Jambon d'Ardenne (Ardenne ham)

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Jambon d'Ardenne

Jambon d'Ardenne

Jambon d'Ardenne is an IGP/BGA Belgian ham obtained from a pig's hind leg, by dry salting, rubbing with salt or immersion in salt water, maturing in cold storage, smoking being optional but using wood or sawdust to the exclusion of wood and sawdust from coniferous trees and recycled wood, with the minimum production time depending on the type of product.

The ham must be produced in the Belgian Province of Luxembourg or in certain districts bordering on the Provinces of Liège and Namur. The natural factors are fundamental in the case of Jambon d'Ardenne. It has been observed that the maturing and drying of the green hams are linked to the conditions of the microclimate of the Ardennes. They give the dry ham its highly typical characteristics. The seasonal phenomena of temperature, humidity and circulation of fresh, humid air are conditions for harmonious maturing and drying. The human factors represent the tradition component. They are defined as conditions of production which are linked to local, fair and constant customs. The designation of origin invokes biological phenomena which we cannot control. The methods of producing the ham have been adapted to these natural conditions over time to make the very specific product, Jambon d'Ardenne.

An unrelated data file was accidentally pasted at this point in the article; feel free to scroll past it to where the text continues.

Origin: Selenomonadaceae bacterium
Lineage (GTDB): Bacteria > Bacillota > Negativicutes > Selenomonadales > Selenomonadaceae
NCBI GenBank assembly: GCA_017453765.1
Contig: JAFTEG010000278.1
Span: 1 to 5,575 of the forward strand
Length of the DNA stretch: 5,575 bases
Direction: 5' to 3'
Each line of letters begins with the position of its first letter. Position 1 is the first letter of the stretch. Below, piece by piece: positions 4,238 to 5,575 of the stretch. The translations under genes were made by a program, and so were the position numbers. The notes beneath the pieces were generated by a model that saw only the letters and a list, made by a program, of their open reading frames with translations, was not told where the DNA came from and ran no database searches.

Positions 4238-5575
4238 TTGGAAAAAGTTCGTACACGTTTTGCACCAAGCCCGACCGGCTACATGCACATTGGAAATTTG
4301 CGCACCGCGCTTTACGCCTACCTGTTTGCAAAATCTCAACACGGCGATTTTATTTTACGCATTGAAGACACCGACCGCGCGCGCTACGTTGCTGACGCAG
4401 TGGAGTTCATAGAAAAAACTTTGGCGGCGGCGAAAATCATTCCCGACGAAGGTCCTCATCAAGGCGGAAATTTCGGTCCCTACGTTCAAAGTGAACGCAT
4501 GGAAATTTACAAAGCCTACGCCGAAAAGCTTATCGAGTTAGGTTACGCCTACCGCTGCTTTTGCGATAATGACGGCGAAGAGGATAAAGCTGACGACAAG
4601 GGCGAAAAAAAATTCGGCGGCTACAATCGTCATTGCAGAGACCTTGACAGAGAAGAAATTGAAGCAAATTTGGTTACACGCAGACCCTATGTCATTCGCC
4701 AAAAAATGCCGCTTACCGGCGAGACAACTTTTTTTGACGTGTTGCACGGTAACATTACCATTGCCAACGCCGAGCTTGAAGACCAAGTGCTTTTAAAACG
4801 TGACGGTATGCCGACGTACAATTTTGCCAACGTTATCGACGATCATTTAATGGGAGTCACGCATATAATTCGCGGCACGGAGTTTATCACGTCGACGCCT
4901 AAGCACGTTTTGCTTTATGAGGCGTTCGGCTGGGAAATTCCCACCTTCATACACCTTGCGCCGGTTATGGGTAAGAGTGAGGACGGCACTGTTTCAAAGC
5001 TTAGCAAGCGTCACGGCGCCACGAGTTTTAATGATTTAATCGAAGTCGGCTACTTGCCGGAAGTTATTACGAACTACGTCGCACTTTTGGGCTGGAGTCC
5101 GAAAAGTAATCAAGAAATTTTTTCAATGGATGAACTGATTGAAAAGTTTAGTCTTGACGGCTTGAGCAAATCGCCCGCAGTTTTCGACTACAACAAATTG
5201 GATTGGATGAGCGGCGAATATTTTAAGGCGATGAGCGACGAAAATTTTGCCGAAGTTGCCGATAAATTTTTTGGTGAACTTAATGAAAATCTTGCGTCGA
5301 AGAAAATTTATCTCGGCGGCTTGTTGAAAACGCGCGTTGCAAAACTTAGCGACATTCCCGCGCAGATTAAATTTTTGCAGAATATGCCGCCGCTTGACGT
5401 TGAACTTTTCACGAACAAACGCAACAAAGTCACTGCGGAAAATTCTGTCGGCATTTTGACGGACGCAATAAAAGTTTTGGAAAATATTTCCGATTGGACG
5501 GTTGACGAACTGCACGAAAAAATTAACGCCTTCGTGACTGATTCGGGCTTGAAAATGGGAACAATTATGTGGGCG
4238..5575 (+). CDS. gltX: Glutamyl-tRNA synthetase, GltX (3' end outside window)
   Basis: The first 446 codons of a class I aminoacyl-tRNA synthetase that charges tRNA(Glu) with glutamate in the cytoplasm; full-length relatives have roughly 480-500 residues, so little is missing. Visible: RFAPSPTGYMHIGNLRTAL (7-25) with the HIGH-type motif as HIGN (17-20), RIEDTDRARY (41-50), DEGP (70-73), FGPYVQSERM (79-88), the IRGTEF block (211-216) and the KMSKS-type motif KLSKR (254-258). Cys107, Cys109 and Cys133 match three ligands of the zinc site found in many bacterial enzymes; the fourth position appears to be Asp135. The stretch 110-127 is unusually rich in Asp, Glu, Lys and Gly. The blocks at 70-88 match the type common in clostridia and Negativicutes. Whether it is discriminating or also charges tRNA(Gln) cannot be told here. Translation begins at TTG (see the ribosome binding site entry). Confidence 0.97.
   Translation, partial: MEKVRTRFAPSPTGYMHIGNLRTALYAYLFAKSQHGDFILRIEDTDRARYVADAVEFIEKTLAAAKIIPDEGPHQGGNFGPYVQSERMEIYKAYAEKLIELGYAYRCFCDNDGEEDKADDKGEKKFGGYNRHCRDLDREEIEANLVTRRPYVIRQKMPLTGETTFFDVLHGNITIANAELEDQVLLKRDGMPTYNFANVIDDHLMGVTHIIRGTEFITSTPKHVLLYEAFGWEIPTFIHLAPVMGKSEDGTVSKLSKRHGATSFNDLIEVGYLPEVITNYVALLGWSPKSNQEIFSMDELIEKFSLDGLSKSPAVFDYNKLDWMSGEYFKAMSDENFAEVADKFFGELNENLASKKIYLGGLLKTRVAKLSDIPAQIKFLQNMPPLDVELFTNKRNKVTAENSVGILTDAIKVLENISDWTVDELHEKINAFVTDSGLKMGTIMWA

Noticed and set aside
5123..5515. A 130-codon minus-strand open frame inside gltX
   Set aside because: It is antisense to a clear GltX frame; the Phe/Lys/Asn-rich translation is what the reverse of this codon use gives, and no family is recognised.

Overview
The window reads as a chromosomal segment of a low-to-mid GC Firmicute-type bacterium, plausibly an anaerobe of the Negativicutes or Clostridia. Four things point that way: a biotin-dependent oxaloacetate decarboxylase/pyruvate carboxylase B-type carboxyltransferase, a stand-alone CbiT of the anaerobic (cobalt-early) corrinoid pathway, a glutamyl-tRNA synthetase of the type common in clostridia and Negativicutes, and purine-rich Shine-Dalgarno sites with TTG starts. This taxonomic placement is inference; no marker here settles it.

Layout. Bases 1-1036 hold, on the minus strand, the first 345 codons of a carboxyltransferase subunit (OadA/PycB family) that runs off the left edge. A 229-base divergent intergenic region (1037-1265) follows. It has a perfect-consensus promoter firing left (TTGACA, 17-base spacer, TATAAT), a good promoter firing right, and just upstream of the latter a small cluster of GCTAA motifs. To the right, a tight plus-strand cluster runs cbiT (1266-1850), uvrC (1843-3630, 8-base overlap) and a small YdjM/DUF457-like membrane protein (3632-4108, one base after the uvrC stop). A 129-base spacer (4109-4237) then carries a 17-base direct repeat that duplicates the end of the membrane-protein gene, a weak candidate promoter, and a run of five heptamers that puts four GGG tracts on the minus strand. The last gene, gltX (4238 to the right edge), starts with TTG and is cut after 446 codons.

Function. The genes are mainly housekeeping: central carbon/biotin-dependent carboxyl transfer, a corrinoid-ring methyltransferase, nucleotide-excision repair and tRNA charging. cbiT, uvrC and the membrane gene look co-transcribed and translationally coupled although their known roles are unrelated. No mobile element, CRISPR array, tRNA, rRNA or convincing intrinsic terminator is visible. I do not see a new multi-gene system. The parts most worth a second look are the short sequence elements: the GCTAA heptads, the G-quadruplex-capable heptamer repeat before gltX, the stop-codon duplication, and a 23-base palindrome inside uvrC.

In the old days in the Ardennes, pigs provided the only source of meat for consumption, usually in cured form. Ham has always been thought to be the choicest part, and that of the Ardennes has always been associated with festivities there. Ham was served to travellers all over the Ardennes, to the extent that narrators at the beginning of the 19th century ended up complaining about it, as shown by their books. Public or private collections of menus would almost always mention Jambon d'Ardenne. In the Ardennes, this custom, which is still very much alive today, was the rule.

Surveys conducted in recent years confirm that a well assured reputation continues. This reputation naturally led to fraud by producers from outside the Ardennes. Enthusiasts, as well as the manufacturers, called for regulations to ensure the quality, prevent imitations and avoid the designation falling into the public domain. The specific nature of Jambon d’Ardenne was recognised by Belgian legislation: Royal Decree of 4.2.1974. This made the production methods used in the Ardennes into a legal requirement and defined the territory in which production could be carried out. The ham must be salted, matured and smoked in the Ardennes.

Reference: The European Commission

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